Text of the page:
World's First Whole-Brain Wiring Diagram Takes Step Forward What's the Latest Development? Neuroscientists at the Cold Spring Harbor Laboratory have published the first data set to come from a project that will create the world's first whole-brain wiring diagram of a vertebrate, specifically a mouse. "The data consist of gigapixel images (each close to 1 billion pixels) of whole-brain sections that can be zoomed to show individual neurons and their processes, providing a 'virtual microscope.'" By changing the resolution of the images, scientists and interested members of the public can view the brain's neural pathways through three-dimensional brain space.

Skulls of Spanish Women Grew Over 300 Years Like his body, a man's skull and its features are generally larger than a woman's. An analysis of Spanish skulls spanning approximately 300 years showed, however, that the difference between the sexes' cranial features shrank over time. This conclusion is based on examinations of more than 200 crania — the part of the skull that holds the brain — contained in two collections, one amassed during the 19th century by a doctor, and one from an excavated cemetery dating back to the 16th through 17th centuries.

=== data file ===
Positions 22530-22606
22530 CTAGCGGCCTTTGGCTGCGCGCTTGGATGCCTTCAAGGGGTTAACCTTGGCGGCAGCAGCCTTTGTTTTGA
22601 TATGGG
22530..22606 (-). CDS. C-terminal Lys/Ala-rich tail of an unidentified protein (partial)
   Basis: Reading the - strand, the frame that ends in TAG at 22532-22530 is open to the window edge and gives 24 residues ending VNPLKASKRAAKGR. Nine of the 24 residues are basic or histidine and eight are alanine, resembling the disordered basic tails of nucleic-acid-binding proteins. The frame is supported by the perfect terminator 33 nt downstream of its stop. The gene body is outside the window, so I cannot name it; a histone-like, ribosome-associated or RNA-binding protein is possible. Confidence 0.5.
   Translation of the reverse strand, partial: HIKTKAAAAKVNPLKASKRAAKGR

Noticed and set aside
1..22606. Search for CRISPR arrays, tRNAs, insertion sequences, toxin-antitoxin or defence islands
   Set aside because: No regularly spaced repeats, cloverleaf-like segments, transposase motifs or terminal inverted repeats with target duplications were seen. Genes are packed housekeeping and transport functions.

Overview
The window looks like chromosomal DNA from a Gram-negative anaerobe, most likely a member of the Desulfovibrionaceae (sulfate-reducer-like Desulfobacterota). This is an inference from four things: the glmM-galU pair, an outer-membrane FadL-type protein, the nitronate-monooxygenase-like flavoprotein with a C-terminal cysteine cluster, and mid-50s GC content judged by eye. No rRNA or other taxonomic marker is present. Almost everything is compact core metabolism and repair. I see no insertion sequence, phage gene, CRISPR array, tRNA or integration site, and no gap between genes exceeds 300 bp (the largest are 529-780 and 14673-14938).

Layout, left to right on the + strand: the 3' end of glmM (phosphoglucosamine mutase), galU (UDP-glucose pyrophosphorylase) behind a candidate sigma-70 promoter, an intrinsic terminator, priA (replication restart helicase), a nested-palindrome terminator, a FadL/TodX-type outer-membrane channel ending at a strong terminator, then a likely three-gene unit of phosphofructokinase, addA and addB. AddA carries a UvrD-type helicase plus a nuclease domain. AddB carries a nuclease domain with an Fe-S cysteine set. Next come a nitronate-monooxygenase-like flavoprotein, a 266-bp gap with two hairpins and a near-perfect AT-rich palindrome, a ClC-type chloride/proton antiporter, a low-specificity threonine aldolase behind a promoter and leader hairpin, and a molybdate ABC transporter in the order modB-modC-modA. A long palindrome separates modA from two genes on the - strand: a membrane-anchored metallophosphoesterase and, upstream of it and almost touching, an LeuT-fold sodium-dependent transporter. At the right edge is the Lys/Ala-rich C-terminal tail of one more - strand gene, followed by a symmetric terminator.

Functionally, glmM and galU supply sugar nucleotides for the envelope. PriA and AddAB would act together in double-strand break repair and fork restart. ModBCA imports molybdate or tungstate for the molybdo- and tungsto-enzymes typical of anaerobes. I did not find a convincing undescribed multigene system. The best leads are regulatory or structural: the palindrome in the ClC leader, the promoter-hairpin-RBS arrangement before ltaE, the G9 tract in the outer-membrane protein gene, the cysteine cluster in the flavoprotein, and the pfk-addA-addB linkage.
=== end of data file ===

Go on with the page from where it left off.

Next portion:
inversion vieillissement A technique to keep the tips of your chromosomes healthy could reverse tissue ageing. The work, which was done in mice, is yet more evidence of a causal link between chromosome length and age-related disease. Telomeres, the caps of DNA which protect the ends of chromosomes, shorten every time cells divide.

Men and women literally see the world differently Guys' eyes are more sensitive to small details and moving objects, while women are more perceptive to color changes, according to a new vision study that suggests men and women actually do see things differently. "As with other senses, such as hearing and the olfactory system, there are marked sex differences in vision between men and women," researcher Israel Abramov, of the City University of New York (CUNY), said in a statement. Research has shown women have more sensitive ears and sniffers than men.

Two glasses of wine a day can nearly HALVE the number of brain cells we produce Even moderate drinking can decrease the production of adult brain cells by as much as 40 per centLong term effects included impaired memory Another study finds resveratrol supplements, based on red wine, may not help prevent disease By Anna Hodgekiss Published: 16:27 GMT, 25 October 2012 | Updated: 16:03 GMT, 26 October 2012

Related: